Maxine has vowed to target the biggest banks on Wall Street and hit others with more of the same old Democrats costly regulations. The sad part is, she could actually be in a position to make, at least some, of that, happen in the coming months.
With Democrats taking control of the House of Representatives, the California representative is expected to become chairwoman of the powerful House Financial Services Committee, which oversees the nation’s banking system and its regulators.
Waters is no friend to the nation’s biggest banks and Wall Street and has been a vocal critic of President Donald Trump and his administration. The congresswoman from California has called for more regulation of banks and has opposed Trump’s political appointees moving to roll back regulations on banks and other financial services companies.
For example, Waters, along with several other Democrats, were “no” votes on a banking industry bill that rolled back several parts of the Dodd-Frank Act, the law passed under President Barack Obama that more tightly regulated banks after the financial crisis. In the Senate, the bill was supported by several Democrats and was signed into law this summer by Trump.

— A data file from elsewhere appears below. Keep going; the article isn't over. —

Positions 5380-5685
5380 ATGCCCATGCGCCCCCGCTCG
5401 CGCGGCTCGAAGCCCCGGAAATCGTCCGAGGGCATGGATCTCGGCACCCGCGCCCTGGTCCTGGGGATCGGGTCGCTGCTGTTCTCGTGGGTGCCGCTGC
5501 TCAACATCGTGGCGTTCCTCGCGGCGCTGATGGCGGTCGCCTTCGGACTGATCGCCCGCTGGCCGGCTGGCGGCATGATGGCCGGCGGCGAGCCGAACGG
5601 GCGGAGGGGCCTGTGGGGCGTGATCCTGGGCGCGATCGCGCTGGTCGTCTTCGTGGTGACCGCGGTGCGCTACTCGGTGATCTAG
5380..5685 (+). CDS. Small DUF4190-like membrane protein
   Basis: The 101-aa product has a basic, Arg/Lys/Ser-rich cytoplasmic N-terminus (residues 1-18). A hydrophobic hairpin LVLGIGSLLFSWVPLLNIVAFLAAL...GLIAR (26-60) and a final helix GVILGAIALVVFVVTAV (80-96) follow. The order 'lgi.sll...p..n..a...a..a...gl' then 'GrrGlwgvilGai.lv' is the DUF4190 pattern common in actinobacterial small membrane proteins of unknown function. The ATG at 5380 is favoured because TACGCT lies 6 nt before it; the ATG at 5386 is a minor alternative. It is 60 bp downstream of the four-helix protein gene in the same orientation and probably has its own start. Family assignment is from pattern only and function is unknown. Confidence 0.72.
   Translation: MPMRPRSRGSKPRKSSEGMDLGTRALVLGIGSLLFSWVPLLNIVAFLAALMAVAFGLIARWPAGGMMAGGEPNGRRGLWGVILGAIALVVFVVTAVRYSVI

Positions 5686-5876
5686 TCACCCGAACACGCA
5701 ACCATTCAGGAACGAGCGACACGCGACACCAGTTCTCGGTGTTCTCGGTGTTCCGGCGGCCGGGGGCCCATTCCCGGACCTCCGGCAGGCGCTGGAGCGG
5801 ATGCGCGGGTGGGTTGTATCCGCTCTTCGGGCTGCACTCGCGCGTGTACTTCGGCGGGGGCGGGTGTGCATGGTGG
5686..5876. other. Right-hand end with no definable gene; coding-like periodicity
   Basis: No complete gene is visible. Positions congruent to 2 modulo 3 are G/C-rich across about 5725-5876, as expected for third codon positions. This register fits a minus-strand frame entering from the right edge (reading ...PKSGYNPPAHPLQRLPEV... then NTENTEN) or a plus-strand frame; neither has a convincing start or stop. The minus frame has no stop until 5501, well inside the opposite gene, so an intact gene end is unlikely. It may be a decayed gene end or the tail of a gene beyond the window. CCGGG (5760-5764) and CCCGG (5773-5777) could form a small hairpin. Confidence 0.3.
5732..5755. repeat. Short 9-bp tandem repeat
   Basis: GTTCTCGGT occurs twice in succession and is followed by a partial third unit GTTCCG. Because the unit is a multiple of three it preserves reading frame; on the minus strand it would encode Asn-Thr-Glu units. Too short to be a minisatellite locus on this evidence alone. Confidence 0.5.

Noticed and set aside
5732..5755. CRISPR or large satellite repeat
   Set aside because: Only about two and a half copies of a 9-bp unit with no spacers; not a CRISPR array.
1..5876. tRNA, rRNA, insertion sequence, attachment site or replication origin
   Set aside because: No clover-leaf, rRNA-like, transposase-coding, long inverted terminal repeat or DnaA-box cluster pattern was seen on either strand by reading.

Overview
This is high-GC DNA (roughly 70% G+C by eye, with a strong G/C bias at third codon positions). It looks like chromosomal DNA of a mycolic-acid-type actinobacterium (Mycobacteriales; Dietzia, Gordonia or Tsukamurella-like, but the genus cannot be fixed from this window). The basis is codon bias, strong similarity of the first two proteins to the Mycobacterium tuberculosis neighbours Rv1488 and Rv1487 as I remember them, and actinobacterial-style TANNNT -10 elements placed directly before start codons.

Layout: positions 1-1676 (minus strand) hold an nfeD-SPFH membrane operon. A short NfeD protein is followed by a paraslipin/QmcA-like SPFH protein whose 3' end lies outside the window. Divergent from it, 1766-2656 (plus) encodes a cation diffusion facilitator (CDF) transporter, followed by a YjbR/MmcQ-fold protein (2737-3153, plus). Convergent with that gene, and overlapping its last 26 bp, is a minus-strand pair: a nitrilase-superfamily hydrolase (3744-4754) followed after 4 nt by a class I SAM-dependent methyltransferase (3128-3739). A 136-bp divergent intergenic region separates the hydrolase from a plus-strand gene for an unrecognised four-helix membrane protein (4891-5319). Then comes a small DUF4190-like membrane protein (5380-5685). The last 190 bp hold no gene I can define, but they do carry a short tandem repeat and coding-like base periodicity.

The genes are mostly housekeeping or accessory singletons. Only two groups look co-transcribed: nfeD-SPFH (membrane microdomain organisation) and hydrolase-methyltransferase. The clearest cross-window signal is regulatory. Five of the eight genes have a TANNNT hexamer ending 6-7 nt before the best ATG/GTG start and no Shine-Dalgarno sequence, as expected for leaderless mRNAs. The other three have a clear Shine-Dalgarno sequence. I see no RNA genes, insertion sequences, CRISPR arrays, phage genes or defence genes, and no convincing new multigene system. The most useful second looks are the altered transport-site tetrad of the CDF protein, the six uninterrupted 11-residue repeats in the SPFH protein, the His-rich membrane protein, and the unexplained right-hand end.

Waters is now viewed as the presumptive chair, American Banker reports, of the committee after Democrats won back control of the House Tuesday.
That perch could undoubtedly give her a bully pulpit to focus on President Trump’s business dealings or more generally criticize the administration. But observers say a Waters-led panel could also showcase her broad legislative experience, which might mean a more moderate approach and reaching across the aisle on issues ranging from housing finance reform to updating the Community Reinvestment Act.
To be sure, the rhetoric in a Democratic-controlled House with a Financial Services Committee led by Waters, who is now the panel’s ranking Democrat, would be a sea change from the current GOP leadership.
Waters, a California Democrat, has led calls for President Trump’s impeachment and urged supporters to publicly confront administration officials to push back on their policies, notably the separation of migrant family members at the border.